The first general election in India was no less than a festival. Millions of people, who until sometime ago were being ruled over by oppressive policies, had now become the rightful electors of their government. But it wasn’t an easy task. People who were eligible to vote had no clue about the democratic exercise of casting their vote.

Voters were naive and India was inexperienced. So, to spread awareness, preparations began months in advance. Today, on the national voters’ day, let us take you back in time when India’s first general election was held, in 1951-52. 

Here is how things unfolded:

Back then, the minimum age to cast the vote was 21, and around 176 million Indians met the criteria. But the big issue was that around 85% of them could not read or write, and hence, were unable read the political parties’ name. 

To solve this, the method of pictorial representation was used and party symbols were designed to help them easily recognize the party they wanted to vote for. Interestingly, Indian National Congress had yoked oxen as its party symbol, and the hand was the symbol for the Forward Bloc!

When we think of it today, it seems rather difficult to imagine, but India was in the tight grips of social backwardness at that time. So much so, that many Indian women wished to register themselves as someone’s mother or someone’s wife, rather than using their own identity.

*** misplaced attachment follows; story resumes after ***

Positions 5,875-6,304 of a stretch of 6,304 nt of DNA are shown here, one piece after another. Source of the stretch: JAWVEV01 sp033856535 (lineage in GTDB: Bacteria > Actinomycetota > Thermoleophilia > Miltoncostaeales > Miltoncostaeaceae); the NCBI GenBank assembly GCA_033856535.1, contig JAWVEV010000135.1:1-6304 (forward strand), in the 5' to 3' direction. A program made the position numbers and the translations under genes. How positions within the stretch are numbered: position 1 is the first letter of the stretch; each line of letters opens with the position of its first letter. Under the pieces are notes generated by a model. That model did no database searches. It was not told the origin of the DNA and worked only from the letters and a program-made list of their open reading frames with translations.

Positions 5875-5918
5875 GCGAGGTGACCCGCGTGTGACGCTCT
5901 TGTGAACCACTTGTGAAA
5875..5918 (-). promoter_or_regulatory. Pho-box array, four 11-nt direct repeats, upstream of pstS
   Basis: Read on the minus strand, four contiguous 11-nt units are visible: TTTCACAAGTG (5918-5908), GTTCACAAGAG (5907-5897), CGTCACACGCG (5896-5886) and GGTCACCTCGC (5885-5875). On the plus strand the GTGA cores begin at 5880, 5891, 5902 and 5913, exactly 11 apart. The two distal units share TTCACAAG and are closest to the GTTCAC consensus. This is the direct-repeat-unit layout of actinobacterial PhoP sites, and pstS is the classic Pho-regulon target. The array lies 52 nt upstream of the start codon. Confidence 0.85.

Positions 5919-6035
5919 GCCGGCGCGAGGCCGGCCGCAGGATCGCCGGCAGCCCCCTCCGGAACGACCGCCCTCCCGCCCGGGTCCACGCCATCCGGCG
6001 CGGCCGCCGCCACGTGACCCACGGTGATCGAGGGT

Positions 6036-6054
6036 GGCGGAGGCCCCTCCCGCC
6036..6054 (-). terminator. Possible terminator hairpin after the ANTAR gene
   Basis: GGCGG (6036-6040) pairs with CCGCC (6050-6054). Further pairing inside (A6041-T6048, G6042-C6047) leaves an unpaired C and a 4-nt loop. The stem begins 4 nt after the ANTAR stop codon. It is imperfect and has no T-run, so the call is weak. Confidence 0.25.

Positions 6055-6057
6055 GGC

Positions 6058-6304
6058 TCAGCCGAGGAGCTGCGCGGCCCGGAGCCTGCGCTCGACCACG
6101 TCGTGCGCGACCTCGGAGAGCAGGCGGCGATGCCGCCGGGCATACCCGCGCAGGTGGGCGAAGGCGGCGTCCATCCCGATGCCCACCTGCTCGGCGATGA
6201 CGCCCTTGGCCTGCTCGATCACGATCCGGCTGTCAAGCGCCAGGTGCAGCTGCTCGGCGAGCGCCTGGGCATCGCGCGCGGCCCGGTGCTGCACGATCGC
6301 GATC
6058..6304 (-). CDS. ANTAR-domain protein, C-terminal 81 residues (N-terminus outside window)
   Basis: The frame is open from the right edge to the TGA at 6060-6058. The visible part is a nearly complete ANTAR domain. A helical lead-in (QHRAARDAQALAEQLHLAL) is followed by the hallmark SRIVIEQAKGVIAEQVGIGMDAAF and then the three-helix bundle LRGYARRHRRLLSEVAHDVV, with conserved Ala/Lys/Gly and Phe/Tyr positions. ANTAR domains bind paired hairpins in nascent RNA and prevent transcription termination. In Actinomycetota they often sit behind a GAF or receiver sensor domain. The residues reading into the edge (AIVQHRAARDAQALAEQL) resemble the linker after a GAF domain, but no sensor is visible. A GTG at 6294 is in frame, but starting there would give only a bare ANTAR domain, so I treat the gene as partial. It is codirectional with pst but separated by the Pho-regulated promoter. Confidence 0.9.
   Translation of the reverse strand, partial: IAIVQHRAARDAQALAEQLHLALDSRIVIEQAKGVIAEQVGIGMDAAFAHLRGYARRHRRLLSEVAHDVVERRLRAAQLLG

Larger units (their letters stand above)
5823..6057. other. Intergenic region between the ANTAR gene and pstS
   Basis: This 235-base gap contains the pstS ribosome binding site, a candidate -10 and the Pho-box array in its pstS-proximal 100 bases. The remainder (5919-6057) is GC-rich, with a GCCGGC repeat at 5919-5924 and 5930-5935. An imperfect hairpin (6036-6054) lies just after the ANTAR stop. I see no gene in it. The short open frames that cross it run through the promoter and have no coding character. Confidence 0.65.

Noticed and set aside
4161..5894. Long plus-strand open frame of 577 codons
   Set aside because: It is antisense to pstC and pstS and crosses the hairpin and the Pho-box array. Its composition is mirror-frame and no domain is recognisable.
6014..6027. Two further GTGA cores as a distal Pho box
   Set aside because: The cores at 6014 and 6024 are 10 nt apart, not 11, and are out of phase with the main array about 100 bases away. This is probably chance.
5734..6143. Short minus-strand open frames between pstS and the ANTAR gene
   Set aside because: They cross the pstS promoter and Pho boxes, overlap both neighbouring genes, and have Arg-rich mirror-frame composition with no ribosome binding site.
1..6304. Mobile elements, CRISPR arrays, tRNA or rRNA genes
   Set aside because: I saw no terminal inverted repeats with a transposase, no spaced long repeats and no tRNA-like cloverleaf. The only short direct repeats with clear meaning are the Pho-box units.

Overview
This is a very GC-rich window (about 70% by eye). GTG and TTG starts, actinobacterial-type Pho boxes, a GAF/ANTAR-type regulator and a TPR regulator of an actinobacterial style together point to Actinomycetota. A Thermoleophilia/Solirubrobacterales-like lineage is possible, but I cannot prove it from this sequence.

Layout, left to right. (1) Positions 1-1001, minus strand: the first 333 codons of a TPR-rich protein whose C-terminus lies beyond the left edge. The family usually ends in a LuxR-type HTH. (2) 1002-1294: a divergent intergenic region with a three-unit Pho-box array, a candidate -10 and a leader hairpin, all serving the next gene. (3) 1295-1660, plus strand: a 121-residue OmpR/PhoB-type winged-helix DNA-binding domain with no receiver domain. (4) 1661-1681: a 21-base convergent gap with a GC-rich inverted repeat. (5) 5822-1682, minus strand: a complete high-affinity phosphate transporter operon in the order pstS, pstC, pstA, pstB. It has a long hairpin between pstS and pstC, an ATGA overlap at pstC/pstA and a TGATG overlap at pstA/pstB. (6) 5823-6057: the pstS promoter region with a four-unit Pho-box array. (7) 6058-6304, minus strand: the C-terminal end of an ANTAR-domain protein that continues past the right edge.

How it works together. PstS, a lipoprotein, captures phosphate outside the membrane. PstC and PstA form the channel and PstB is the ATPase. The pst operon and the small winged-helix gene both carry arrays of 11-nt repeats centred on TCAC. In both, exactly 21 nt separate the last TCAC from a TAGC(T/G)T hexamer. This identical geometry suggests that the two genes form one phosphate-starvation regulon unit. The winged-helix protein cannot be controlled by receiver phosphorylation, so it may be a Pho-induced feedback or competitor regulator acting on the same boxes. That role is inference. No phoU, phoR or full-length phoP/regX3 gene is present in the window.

So, when this list with mere description of women voters reached the Election Commissioner’s office, the names of 2.8 million women voters were struck off the list due to this reason.

Election campaigns were conducted on a large scale. Public meetings were held and members would go door to door for canvassing. To make people aware about adult franchise, a documentary was screened in more than 3000 cinemas.

As Ramachandra Guha describes in his book India After Gandhi, the election fervour was such that in the streets of Calcutta (now Kolkata), stray cows had ‘Vote Congress’ written on their backs in Bengali!

The elections wouldn’t have been possible if it wasn’t for India’s vast human power. 16,500 clerks were appointed on a contract of 6 months to type and collate the electorate rolls and 380,000 reams of paper were used for printing the rolls!

Unlike today, when we have shifted to the Electronic Voting Machine, that time 2 million bullet-proof and tamper- proof ballot boxes were specially designed, which consumed 8,200 tonnes of steel.

To avoid impersonation, Indian scientists developed a kind of indelible ink which stayed for a week after applying on the voter’s finger. The first Indians to cast their votes was a group of Buddhists who lived in Chini tehsil of Himachal Pradesh. They voted on 25th October, 1951. Rest of India, however, went to the poll a few months later- in January and February 1952. 

Finally, votes were counted like this.

And this is how, with collective efforts, the world’s largest democracy came into being!